Gillmor Gang

Gillmor Gang: Live from Dreamforce 1:30pm PT

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Update: The Gang is scheduled to start around 1:30pm.

From the inside out, salesforce.com is a rapidly growing cloud computing company at the head of the enterprise social wave. From the outside in, the company’s annual Dreamforce conference has landed in downtown San Francisco on the Moscone Center campus. Each year the conference grows in size, with more than 45,000 attendees streaming in this year.

I’ve been employed at Salesforce for more than a year and a half, and in that time I’ve seen a steady march toward the goals that attracted me to the company. Many of these advances will be revealed over the course of the conference, freeing me at last to discuss and place them in the context of the Social Enterprise. With the coming release of iOS 5 and the continued advance of Android in the mobile space, the opportunity for using the social stream to improve our personal and business lives has never been more tangible.

Most notable in this moment is the collapse of Microsoft as a driving force in the evolution of technology. Whether it’s the reluctance to cannibalize existing Office and Windows revenue streams or the inability to fight off Android’s I’ll Take It From Here of the low end of the smart phone market, Microsoft has no serious club to bring down on anybody who wants to move from the desktop to the Tablet.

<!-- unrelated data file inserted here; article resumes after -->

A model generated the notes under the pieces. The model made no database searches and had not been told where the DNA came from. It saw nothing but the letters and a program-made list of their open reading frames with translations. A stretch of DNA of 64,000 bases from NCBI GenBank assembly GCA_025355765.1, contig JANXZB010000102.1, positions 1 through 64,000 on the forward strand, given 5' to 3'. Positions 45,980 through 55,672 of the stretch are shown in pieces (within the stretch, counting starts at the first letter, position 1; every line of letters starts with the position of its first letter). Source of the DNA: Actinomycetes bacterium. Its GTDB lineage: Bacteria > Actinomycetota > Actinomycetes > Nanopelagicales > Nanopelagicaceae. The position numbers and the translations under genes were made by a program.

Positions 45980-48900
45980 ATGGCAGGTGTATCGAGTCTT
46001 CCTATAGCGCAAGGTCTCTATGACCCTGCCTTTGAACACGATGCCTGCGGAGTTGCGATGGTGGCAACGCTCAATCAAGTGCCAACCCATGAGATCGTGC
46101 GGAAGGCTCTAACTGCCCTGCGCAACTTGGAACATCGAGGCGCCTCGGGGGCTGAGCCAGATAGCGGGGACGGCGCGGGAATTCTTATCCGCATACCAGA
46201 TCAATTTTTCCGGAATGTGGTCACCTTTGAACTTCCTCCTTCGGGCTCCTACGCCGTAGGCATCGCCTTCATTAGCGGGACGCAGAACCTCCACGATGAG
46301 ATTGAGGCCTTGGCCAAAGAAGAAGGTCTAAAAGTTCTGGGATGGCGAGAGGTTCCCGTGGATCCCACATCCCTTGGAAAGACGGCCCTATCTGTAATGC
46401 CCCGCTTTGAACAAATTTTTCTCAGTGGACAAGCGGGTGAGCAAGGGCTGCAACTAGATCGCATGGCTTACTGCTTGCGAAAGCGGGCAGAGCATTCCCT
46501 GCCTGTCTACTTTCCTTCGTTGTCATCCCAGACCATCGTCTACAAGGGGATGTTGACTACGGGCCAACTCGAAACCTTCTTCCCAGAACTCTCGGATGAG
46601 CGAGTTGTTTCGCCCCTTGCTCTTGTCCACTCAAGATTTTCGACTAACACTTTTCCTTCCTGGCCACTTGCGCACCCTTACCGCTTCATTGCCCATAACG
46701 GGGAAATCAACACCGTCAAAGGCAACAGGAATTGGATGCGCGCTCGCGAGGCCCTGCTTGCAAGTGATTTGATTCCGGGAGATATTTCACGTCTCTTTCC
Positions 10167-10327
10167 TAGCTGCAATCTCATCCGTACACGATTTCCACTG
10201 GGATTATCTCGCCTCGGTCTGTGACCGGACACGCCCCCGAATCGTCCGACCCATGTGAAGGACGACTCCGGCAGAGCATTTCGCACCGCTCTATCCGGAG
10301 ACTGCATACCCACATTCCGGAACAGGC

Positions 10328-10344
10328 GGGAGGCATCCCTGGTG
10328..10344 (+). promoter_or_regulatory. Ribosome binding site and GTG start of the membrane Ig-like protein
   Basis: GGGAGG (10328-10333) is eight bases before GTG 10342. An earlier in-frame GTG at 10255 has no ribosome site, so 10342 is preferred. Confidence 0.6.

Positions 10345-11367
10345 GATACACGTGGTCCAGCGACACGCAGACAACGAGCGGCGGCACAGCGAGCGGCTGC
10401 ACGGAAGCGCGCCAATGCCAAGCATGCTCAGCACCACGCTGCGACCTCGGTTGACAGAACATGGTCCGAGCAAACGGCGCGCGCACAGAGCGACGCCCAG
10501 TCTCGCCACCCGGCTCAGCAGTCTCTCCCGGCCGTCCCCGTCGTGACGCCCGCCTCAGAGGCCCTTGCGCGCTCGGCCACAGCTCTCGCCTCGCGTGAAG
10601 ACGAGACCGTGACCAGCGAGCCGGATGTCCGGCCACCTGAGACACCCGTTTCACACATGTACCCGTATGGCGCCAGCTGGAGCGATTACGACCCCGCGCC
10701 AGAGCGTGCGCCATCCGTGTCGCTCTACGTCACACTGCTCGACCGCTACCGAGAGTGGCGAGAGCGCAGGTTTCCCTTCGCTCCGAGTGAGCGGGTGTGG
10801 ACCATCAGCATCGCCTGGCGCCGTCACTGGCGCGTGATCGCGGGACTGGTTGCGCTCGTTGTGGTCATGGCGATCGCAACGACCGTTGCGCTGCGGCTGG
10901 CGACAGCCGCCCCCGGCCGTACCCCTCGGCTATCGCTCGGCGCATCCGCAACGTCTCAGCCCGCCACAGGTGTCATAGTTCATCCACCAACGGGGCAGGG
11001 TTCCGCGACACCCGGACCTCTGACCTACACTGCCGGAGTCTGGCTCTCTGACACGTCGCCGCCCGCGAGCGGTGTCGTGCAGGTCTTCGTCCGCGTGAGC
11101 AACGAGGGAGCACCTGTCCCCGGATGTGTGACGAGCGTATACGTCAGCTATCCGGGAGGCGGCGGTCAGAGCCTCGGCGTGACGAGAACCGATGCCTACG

The problem is, no one cares about Windows. It’s so low in the stack most people don’t realize it’s there, and besides they’re spending most of the minutes of the day and night on Safari or Android or anything mobile. Anything but Windows is also followed closely by Anything but Office, and soon at a theater near you, Anything but Outlook. You may not believe it yet, but email is being routed around. Take my teenaged daughter, who lives in Facebook, or my youngest, who lives in FaceTime. Texting and Twitter.

The problem with email is more than the traditional spam firehose. It’s the lack of a social lense across the firehose of interruptions that stream unfettered into your devices. Without a sense of priority, the ability to triage in realtime, you’re at the mercy of the rapid buildout of social technologies that harvest the expanding concentric circles of your most trusted advisors. They are your friends, colleagues, partners, educators, thought leaders, and influencers of the stream. You follow them, @mention them, retweet and accelerate the dynamics of the implicit groups they form around and next to each of us.

This undulating stream of metadata informs the value and importance of these social objects in ways email can’t compete with. As social networks improve, we make investments in the multiple ways we can signal value to each other. The model has flipped from the InBox to the OutFollow; we register with more socially-aware constructs that mine our meta signals to construct a series of trust relationships built around a sharing model.

With the release of iOS 5 in a few short weeks, this socially-tuned priority stream has a powerful new home in the push notification queue. Instead of leaving one app to check email, we are notified in a non-interruptive drop down alert as things happen. As we let these alerts accumulate you can triage the messages you don’t respond to immediately. But realtime is not about reacting, it’s about absorbing a sense of the flow, the rhythm of the interactions between people, projects, reminders, collaborative ideas in the now. As with Chatter in the enterprise, you develop a subtle institutional memory that lets you stage news, documents, chats, video, even email, in a socially adaptive priority stream.